44.203 Consent limitations.

(a) The contracting officer’s consent to a subcontract or approval of the contractor’s purchasing system does not constitute a determination of the acceptability of the subcontract terms or price, or of the allowability of costs, unless the consent or approval specifies otherwise.

(b) Contracting officers shall not consent to-

(1) Cost-reimbursement subcontracts if the fee exceeds the fee limitations of 15.404-4(c)(4)(i);

(2) Subcontracts providing for payment on a cost-plus-a-percentage-of-cost basis;

(3) Subcontracts obligating the contracting officer to deal directly with the subcontractor;

(4) Subcontracts that make the results of arbitration, judicial determination, or voluntary settlement between the prime contractor and subcontractor binding on the Government; or

(5) Repetitive or unduly protracted use of cost-reimbursement, time-and-materials, or labor-hour subcontracts (contracting officers should follow the principles of 16.103(c)).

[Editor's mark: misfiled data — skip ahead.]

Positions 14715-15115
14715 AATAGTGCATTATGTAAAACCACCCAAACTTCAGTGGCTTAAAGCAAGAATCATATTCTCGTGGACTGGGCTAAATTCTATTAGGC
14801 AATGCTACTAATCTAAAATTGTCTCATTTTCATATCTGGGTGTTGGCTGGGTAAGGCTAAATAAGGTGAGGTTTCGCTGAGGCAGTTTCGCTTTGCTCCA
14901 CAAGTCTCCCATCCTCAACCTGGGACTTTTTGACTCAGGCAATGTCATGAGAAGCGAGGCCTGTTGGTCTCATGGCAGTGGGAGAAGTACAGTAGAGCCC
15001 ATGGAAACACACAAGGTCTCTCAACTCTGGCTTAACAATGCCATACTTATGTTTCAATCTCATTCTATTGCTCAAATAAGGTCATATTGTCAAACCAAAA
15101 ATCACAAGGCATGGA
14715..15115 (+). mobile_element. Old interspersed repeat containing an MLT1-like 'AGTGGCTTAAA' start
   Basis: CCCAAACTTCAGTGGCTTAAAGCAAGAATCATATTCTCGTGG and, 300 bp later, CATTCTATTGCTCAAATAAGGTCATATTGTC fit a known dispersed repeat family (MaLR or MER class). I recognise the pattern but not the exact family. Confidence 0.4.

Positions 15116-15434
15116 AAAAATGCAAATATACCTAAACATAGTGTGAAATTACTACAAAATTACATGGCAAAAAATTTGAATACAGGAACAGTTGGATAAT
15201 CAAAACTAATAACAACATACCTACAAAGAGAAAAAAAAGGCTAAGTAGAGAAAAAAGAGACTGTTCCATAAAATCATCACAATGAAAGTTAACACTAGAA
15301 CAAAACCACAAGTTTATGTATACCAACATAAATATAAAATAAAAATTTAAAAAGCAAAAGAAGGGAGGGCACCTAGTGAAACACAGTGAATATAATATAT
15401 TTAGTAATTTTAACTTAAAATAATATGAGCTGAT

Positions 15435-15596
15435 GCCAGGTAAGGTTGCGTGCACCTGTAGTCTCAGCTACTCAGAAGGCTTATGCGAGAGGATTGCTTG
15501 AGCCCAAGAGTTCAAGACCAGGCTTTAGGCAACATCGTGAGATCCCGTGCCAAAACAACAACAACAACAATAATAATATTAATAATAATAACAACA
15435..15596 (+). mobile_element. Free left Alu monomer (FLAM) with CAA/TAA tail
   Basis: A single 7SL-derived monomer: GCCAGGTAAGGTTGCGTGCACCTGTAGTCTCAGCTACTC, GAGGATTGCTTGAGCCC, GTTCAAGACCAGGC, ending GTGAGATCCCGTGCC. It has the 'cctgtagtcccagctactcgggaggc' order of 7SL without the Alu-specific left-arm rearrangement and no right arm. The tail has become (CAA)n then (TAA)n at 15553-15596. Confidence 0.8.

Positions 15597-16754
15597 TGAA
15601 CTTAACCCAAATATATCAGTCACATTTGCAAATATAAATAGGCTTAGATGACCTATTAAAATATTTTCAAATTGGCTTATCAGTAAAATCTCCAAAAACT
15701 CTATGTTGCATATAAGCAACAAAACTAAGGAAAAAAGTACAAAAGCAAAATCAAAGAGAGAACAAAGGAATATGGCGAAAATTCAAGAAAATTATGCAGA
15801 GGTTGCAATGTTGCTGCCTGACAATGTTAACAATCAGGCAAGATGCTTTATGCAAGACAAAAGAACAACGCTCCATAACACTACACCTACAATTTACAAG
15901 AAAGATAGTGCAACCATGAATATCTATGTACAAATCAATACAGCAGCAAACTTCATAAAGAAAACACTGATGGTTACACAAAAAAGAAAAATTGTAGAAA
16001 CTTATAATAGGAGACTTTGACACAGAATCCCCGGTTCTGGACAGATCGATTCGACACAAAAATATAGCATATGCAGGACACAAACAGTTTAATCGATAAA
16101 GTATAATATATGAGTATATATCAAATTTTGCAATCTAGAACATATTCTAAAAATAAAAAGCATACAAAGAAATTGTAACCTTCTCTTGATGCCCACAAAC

(c) Contracting officers should not refuse consent to a subcontract merely because it contains a clause giving the subcontractor the right of indirect appeal to an agency board of contract appeals if the subcontractor is affected by a dispute between the Government and the prime contractor. Indirect appeal means assertion by the subcontractor of the prime contractor’s right to appeal or the prosecution of an appeal by the prime contractor on the subcontractor’s behalf. The clause may also provide that the prime contractor and subcontractor shall be equally bound by the contracting officer’s or board’s decision. The clause may not attempt to obligate the contracting officer or the appeals board to decide questions that do not arise between the Government and the prime contractor or that are not cognizable under the clause at 52.233-1, Disputes.